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New Zealand’s priciest home: a modern mountain lodge for NZ$33M

11-Nov-2017


Beckie Strum, Mansion Global

A contemporary mountain lodge in one of New Zealand’s hottest tourist regions has become the country’s most expensive house listing, priced at NZ$33 million (US$22.9 million).

The home, dubbed Twin Peak View for its panoramic views over Lake Wakatipu to the surrounding mountains, hit the market on Nov. 3 in Queenstown, a resort town in the country’s South Island, according to listing records.

It’s hard to pick what’s most impressive: the asking price, the architecture or the views.

Even the 40-minute commute from Queenstown to the house is so breathtaking car companies commonly feature the stretch of rural road in commercials, said listing agent Terry Spice of Luxury Real Estate New Zealand.

The four-bedroom home, built by Mason and Wales Architects in 2013, sits on a two-lot spread totaling 14 acres. In addition to the 1,000-square-meter, or 10,700-square-foot, contemporary mansion, there’s also a platform approved for an additional building, if the buyer desires.

Not that the current home is lacking. The modern lodge is encased in floor-to-ceiling windows that look out over the lake and mountain vistas. The design and decor of the home reflect the rich natural colors and dramatic views outside. The vault-ceiling dining room is paneled in pale solid oak, and an outdoor patio centers around a towering fireplace and chimney clad in schist bedrock.

The home has four en-suite bedrooms, a games room, wine cellar, sauna and massage room.

“The beauty of this one is that it has a helipad so that in three minutes you could be skiing,” Mr. Spice said. The area is a year-round tourist mecca featuring skiing, fishing and a world class golf club.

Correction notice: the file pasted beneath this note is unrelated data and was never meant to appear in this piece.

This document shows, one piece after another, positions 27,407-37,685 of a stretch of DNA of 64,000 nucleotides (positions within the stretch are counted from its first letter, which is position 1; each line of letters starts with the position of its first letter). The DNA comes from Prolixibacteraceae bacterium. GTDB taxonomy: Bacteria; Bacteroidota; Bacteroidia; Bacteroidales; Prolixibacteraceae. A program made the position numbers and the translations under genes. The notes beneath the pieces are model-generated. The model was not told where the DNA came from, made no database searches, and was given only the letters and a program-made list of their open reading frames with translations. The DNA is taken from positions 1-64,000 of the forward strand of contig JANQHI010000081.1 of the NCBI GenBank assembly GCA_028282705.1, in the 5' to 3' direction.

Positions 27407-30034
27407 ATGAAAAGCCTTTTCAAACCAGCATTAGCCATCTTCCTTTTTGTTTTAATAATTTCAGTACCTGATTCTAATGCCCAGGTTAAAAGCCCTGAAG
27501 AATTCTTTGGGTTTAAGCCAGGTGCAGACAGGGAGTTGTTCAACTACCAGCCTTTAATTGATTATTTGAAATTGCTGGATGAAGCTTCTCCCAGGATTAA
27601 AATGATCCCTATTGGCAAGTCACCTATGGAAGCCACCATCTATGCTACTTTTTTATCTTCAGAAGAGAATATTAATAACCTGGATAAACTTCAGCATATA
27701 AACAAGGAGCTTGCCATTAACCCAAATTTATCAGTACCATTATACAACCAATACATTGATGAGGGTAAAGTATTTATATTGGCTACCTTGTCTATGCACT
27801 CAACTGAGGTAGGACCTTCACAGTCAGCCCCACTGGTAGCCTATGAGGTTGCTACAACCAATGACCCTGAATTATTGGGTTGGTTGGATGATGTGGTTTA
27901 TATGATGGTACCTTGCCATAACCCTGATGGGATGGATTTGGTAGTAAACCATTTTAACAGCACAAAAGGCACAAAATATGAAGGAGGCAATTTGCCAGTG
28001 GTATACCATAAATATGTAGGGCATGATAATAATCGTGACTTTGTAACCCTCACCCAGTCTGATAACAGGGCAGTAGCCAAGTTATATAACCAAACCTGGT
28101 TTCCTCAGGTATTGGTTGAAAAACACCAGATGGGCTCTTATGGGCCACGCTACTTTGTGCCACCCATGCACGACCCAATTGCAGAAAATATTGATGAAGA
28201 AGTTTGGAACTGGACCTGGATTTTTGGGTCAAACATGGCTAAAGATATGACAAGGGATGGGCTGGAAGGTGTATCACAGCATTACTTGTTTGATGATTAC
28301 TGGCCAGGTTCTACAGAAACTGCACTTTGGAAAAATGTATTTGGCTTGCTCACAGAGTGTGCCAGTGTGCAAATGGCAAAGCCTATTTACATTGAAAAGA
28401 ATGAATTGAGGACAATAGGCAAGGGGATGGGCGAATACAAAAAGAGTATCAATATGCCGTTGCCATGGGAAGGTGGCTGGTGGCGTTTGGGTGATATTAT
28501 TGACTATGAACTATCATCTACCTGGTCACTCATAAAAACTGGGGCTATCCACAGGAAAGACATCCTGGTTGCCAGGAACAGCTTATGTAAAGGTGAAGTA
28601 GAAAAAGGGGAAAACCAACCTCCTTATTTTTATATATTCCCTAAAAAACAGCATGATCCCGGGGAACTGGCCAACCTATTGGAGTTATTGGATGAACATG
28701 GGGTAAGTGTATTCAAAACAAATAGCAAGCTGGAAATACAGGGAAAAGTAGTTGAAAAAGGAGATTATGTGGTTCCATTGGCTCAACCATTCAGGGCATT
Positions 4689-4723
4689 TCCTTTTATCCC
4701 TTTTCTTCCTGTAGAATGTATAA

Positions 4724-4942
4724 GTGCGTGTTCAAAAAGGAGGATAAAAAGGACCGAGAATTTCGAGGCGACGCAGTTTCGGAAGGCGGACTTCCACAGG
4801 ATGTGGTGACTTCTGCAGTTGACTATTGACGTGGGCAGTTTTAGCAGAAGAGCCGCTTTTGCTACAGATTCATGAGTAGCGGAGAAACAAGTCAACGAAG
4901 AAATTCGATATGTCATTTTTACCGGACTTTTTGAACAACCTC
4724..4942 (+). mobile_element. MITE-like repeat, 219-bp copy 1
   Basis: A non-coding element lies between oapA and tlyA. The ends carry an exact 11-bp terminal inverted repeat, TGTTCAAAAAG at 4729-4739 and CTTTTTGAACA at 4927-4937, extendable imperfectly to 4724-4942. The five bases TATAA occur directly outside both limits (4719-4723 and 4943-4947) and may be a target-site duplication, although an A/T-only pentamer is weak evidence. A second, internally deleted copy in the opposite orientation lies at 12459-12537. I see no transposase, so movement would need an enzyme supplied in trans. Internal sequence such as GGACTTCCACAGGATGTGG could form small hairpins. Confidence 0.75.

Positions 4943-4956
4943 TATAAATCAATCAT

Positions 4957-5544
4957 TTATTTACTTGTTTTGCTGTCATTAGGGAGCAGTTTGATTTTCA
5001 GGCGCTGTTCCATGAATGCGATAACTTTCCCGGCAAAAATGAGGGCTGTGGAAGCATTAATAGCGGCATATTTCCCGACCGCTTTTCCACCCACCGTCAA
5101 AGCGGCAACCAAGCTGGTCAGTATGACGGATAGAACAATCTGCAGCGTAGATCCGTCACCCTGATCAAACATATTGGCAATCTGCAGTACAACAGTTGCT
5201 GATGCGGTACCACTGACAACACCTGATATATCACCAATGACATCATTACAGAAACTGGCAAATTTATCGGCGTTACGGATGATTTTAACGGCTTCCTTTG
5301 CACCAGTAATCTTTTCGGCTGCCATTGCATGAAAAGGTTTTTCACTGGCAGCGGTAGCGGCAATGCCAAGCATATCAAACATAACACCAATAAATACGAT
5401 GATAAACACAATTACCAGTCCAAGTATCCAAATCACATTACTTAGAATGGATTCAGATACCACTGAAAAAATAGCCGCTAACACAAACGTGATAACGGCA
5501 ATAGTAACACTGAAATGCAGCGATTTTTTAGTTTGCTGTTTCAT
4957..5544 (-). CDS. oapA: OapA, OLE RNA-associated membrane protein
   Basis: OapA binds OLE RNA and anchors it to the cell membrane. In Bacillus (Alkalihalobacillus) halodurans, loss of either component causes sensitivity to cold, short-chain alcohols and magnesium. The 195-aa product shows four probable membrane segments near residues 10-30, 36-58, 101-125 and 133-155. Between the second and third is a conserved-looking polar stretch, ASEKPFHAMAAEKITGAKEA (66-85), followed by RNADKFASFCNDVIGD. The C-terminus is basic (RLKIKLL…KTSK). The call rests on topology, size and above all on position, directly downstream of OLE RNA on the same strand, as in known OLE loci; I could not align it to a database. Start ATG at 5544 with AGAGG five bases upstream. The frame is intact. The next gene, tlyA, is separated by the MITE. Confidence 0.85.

It’s also located within Wyuna Preserve in a gated and secured community, Mr. Spice added.

New Zealand’s prime minister recently announced that the government planned to pass a law that would restrict foreigners (except Australians) from buying existing homes in the country. Mr. Price said he doesn’t expect the law, when it’s crafted, to affect his listing, as there are alternative paths for wealthy foreigners to buy ultra-luxury property in the state.

“Their policy driver is affordable housing not multi-million-dollar homes,” he said.

The home’s owners, who happen to be foreigners, have decided to sell and downsize to a smaller home in the area because they aren’t using the Twin Peaks View enough, Mr. Spice said.

A 22-acre private island estate on Montana’s Flathead Lake has had its price cut to $22.75 million, a whopping discount of more than $50 million from when its former owner first listed it.  

Shelter Island, roughly an eight-minute boat ride from the mainland, was formerly owned by real estate mogul Donald Abbey, who spent years building the property, said listing broker Dawn Maddux of Engel & Völkers Western Frontier.

 

Mr. Abbey first listed the island in 2012 for $78 million. The latest cut on the listing was made in September.

However the house is now being sold by Second Step Asset Management Co., a Bank of America subsidiary, who took ownership of the property in June 2016.

The property was a litigation nightmare for Mr. Abbey, who long contested his property tax bill, according to reports.

Ms. Maddux told Mansion Global that she was limited in what she could say about the handover of the property, but noted that the future owner would be getting a completely clear title, adding that Second Step has maintained the property well. “It looks better now than when they took the listing,” she said.

Spanning 22,000 square feet, the main house has five bedrooms, eight bathrooms, a commercial grade elevator, a great room with 45-foot-high ceilings and a fireplace so large 15 contractors once fit inside it, Ms. Maddux said. There’s a copper observatory, a commercial grade gourmet kitchen, a wine cellar, an indoor shooting range and a heated boat stall.

The island is also home to a two-bedroom guest residence that simultaneously serves as a boathouse.

“It’s almost a property you can’t even describe,” Ms. Maddux said. “Every time I’m there I discover something new.”

Ms. Maddux began representing the property when Second Step took control in 2016 and she first priced it at $39 million.

“There’s not much like it in the whole region,” she said. The buyer’s “going to be someone that really appreciates the private seclusion.”


Mansion Global
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